- A tool included with git called 'git-difftool' is partially helpful -- it can show changes graphically but diff for each file is shown one-by-one. This is very irritating. In fact, unusable even with just 10-15 files.
- Another alternative is the meld diff viewer which is "git aware". The problem here is that it can show diff for uncommitted changes only which is very limiting. What if you want to see what changes between Linux kernel, say 2.6.33-rc1 and 2.6.33-rc2? or changes between last two commits? meld cannot do it, AFAIK.
- Finally, with kompare, you can do something like: 'git diff master | kompare -o -'. This method however, does not show original and new files side-by-side. It is simply prettier diff highlighting.
This script reconstructs (sparse) tree containing modified files. This is very useful with large projects like the Linux kernel -- there is one Kconfig file in each directory, which is the one this change modified!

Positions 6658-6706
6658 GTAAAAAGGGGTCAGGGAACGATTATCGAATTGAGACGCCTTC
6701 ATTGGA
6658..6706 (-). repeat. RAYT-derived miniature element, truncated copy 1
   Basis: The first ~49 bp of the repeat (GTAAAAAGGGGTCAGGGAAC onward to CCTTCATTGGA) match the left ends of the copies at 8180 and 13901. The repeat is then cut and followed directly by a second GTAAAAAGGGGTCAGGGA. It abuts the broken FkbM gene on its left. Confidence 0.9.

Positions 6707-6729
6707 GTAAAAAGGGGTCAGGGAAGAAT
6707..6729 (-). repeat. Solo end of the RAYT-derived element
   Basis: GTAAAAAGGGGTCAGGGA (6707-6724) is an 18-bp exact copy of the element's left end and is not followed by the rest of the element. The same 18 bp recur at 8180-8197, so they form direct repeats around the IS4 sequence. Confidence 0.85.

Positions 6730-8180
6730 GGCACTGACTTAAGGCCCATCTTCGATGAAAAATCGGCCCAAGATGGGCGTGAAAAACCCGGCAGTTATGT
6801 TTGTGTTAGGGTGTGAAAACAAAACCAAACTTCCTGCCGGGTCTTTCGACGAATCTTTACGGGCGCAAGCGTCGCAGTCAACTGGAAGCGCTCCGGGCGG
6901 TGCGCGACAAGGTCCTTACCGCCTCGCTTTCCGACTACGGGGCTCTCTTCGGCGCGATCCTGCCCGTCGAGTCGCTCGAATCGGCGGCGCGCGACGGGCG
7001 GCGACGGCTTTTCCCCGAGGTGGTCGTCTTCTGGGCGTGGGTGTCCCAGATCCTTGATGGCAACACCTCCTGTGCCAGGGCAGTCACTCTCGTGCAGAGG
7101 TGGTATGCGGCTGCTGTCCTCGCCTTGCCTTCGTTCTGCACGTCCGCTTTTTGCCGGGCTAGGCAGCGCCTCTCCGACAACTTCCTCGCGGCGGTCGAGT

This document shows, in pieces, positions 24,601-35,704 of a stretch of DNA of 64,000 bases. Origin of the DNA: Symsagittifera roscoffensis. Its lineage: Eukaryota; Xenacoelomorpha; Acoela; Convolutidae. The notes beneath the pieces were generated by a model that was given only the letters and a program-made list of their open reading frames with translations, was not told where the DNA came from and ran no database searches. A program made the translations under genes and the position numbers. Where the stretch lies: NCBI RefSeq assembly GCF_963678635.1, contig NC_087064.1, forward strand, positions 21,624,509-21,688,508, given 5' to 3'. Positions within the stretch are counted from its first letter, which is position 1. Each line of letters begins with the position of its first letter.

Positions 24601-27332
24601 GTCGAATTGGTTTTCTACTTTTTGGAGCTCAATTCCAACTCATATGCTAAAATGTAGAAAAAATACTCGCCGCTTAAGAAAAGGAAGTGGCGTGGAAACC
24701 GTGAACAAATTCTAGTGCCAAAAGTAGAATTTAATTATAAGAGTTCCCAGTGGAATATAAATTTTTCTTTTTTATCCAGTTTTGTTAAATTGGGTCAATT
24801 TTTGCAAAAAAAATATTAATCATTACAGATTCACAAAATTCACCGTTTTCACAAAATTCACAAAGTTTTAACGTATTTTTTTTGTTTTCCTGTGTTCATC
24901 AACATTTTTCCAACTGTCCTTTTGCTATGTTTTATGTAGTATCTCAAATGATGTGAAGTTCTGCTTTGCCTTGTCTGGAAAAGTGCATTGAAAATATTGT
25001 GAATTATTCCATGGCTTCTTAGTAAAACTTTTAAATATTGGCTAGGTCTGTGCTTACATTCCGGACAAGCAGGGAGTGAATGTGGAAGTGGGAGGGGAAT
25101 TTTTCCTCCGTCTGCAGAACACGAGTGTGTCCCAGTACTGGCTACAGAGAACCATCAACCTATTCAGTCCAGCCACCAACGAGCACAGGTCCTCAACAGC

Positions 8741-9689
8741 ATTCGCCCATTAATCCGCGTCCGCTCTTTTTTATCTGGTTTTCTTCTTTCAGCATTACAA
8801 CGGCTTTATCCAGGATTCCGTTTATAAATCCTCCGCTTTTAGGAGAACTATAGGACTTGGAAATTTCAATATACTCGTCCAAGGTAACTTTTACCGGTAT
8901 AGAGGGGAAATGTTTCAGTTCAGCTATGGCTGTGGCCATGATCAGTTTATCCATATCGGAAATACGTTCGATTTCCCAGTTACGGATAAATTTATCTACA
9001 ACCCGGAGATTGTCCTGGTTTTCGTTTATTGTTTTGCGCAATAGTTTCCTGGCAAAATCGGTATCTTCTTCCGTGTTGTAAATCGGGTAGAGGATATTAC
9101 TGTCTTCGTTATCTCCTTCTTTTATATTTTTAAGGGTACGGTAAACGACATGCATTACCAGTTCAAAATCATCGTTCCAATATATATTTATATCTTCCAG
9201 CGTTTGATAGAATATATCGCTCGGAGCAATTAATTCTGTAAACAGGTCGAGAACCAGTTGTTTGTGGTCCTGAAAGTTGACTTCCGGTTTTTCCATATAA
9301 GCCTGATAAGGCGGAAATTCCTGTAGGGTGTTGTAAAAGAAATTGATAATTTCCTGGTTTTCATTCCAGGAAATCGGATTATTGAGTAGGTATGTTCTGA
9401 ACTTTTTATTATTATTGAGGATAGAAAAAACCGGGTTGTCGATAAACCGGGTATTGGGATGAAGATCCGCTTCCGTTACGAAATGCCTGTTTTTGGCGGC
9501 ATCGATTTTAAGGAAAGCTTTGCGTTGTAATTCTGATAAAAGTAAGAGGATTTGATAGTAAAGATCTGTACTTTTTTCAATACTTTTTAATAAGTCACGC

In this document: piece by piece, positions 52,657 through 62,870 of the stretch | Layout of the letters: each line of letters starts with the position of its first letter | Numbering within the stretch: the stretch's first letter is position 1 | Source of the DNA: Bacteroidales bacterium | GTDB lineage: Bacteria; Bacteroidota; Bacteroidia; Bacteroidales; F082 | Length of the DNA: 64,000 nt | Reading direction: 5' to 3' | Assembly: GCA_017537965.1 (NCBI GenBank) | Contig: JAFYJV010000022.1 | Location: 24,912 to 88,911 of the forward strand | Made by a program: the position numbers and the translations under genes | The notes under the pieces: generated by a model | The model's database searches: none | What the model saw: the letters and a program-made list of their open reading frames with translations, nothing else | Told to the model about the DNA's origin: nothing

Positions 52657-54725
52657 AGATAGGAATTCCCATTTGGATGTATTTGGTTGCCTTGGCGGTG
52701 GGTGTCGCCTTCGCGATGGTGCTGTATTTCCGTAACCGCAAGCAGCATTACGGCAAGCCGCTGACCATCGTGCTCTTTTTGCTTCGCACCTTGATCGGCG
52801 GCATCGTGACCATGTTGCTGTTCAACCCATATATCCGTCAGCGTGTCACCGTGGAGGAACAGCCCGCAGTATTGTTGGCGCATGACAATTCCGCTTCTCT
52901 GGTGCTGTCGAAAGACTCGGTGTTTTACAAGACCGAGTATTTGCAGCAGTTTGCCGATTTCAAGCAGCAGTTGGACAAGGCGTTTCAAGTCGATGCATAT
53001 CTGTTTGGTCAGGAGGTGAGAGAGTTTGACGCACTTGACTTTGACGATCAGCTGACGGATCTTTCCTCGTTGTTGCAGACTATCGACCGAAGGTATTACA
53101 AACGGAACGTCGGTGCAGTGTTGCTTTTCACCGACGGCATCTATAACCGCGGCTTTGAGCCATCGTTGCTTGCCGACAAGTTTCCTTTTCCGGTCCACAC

To use it, just use the script instead of 'git diff' directly. Arguments to this script are the same as if you are using git-diff command. See script comments for further help.
Lets see some examples:
1) I have a 'qemu-kvm' git tree with some uncommitted changes. In this tree 'git diff', without any arguments, would generate the diff. So, we do the same with git-diffc.
2) I want to see difference between Linux kernel 2.6.33-rc1 and 2.6.33-rc2. This can be done with 'git diff v2.6.33-rc1 v2.6.33-rc2' which will generate unified diff between these two releases. To get graphical diff (note: we always use same args as git-diff):
git-diffc v2.6.33-rc1 v2.6.33-rc2Here is the output with default (kdiff3) diff viewer:
DIFF_BIN=/usr/bin/tree git-diffc v2.6.33-rc1 v2.6.33-rc2
The same command as above, but overriding diff viewer (see script comments for details).
I hope you will find this script useful. Happy Hacking and Happy New Year!
You can download the script from here.